In this month's Sky Notes:

Planetary Skylights - Brief

Mars really does depart the sky this month, but not after a close encounter with Venus very low in the WNW late evening sky. Venus, although bright, fails to really make a mark. Jupiter and Saturn can be viewed before midnight, but essentially remain overnight objects for this month.  

Mars has gradually been slipping down (probably unseen to the naked eye) into the bright twilight throughout the latter half of June, but is involved in one last planetary gettogether before departing the sky. Admittedly, it may be somewhat challenging for many, but given a clear view of the NW horizon, observing at the right time, it should be possible with optical aid to spot the red planet in conjunction with brilliant Venus. The two have been edging together since the final week of June, but are closest on the 11th, 12th and 13th of July. You will need to look roughly six degrees above the WNW horizon no later than 22:05hrs to have the best chance.

Venus should be quite evident, you may also spy a very young crescent moon residing to its upper left. In the bright twilight, Mars will not be visible to the naked eye, but aim a pair of binoculars at Venus and you should pick out Mars, either just to the left (11th), slightly lower left (12th) and below (13th). Both planets should lie in the same field of view. Mars will drop out of view a few days later bringing its current apparition to a close.

Mars and Venus in conjunction, crescent moon looks on. July 12th- 22hrs
(click for larger image)

Venus continues to hug the NW horizon all month, gaining very little in altitude. At magnitude -3.7 it should be readily visible to the naked eye in the evening twilight, but this brilliance is masked somewhat by the light skies in the NW. An unobstructed NW aspect will be a neccessity to spot Venus. Look for a slither of a new moon to the right of Venus on the 11th, and upper left on the 12th, view at 22:05hrs. For the second month running, observing Venus will be limited to around 45 minutes before it drops too low. The image will be somewhat unstable through the eyepiece, but a phase should be noticeable, equivalent to a lunar Qtr phase.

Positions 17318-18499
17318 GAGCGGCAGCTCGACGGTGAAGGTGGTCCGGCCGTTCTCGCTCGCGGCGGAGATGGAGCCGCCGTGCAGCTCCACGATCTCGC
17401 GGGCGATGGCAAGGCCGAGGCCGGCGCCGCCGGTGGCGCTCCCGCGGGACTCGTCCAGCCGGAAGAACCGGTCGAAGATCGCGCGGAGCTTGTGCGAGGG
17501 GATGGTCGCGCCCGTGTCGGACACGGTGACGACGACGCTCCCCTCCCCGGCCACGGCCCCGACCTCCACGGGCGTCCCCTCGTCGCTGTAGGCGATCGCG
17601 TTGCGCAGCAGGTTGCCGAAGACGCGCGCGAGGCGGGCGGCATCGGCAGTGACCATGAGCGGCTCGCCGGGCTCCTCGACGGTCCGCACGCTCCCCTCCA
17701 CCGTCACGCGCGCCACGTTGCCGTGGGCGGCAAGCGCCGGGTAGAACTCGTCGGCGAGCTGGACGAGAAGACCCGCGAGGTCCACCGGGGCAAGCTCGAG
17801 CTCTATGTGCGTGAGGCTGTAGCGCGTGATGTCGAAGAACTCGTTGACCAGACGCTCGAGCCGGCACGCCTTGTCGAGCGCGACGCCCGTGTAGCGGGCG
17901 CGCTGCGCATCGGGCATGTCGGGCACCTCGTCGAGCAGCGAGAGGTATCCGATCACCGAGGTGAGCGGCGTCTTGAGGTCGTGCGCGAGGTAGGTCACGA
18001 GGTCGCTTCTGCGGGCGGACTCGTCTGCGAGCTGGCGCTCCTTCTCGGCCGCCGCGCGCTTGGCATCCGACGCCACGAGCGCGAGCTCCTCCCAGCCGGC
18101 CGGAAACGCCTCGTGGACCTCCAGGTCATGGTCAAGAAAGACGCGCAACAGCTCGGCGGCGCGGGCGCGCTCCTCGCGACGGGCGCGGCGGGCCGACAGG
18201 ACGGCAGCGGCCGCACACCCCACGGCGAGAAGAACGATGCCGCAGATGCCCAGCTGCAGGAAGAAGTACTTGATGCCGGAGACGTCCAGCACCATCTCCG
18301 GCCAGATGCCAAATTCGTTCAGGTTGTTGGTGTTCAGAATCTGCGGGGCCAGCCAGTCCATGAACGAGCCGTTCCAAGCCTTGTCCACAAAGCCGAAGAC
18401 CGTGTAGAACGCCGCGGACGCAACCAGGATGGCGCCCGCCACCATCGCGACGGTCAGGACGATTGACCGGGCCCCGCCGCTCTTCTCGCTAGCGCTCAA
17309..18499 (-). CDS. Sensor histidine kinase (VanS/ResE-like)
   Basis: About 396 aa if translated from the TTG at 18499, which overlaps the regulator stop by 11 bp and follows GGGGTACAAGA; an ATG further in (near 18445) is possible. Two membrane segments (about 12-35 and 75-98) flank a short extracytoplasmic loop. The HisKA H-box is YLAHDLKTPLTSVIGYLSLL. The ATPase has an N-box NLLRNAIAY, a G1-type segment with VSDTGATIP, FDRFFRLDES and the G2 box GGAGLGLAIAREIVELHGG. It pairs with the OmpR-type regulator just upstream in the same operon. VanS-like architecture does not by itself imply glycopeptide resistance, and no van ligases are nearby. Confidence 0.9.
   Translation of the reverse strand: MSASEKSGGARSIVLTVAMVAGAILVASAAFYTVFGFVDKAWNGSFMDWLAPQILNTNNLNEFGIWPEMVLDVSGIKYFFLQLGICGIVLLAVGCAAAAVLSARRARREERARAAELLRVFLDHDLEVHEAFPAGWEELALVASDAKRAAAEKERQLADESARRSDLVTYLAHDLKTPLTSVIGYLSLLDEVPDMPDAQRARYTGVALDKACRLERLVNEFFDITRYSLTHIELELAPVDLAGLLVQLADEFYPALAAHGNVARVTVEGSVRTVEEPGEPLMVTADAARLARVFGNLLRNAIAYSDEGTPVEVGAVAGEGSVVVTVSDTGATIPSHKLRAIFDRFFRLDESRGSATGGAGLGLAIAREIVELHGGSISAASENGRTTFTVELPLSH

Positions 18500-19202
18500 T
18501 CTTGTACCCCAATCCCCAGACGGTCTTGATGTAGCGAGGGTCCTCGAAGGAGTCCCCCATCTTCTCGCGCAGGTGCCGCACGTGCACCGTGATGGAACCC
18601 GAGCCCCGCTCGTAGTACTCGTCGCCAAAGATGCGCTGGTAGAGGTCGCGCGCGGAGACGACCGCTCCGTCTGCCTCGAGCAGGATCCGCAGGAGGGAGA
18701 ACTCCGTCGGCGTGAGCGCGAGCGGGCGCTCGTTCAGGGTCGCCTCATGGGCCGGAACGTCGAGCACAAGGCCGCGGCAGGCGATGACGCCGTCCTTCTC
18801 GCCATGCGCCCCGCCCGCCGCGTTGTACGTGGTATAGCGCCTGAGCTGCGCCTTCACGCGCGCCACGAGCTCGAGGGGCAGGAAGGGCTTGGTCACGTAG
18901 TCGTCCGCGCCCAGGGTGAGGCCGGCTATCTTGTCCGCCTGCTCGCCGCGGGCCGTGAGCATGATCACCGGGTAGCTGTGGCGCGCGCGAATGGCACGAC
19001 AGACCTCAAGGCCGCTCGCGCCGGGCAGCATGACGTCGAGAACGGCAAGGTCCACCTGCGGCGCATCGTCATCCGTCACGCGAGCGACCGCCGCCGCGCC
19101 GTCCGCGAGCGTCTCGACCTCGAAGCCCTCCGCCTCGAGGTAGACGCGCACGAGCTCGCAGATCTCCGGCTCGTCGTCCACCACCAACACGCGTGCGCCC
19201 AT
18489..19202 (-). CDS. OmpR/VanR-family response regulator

Venus and a very slender moon - July 11th -22:00hrs (click for larger image)

Dawn Planets  

Jupiter and Saturn continue to make slow progress from being 'dawn' objects to becoming 'evening' objects. Even though they will both be visible well before midnight by the second half of July, they should still be considered 'overnight' objects. Residing amongst the stars of Capricornus throughout July, Saturn leads Jupiter into the sky by around 40 minutes and at magnitude + 0.2 its pearly white hue is quite conspicuous. By mid-month it is rising around 22:15hrs BST and by the month's end culminating due south shortly before midnight; a respectable 20 degrees up and can be observed until 03:00hrs. The glorious rings are still well orientated with respect to Earth, but are now slowing closing up again, with the North Pole tilted toward Earth by nearly 17 degrees. In the eyepiece Saturn remains a glorious sight, you may also note Titan, its largest moon as a speck nearby.

Jupiter trails Saturn by around 45 minutes and is considerably more conspicuous shining at magnitude -2.7 and so should be easy to spot, unless hidden by scenery or housing. At the start of July Jupiter rises shortly before midnight amongst the stars of Aquarius, but will be at its best when an early morning object. By the end of July Jupiter will become a very late evening object, but won't culminate until 02:30hrs BST, 23 degrees above southern horizon. Through the eyepiece Jupiter is a fine sight, Galilean moons, belt features and the great red spot, all make for fascinating observations when ‘seeing’ allows. The Galilean moons can be particularly interesting to follow, as they 'dance' around Jupiter. Look for shadow transits on the generous sized disk (48 arc seconds) as well as disapearances and reapearances behind the disk. A 75mm+ scope will show these well. The best shadow transit date will be July 28th - 23:30hrs for a Europa shadow transit, with Ganymede emerging from behind the disk. The last quarter moon lies below Jupiter on the 26th.   

July 26th - 04:00hrs, Jupiter with moon below.  (click for larger image)

June 25th - 04:00hrs, Saturn with moon to the right.  (click for larger image)


Mercury has a challenging dawn apparition, mirroring Venus in the evening sky by hugging the NE horizon and not straying too far from it. The elusive innermost planet will be visible from July 6th until just after the 20th. It will be brightest later in this period, but lower down and therefore more difficult to spot. You will need to view just above the ENE horizon around 4am. View on the 8th when a very slender crescent moon resides upper left of Mercury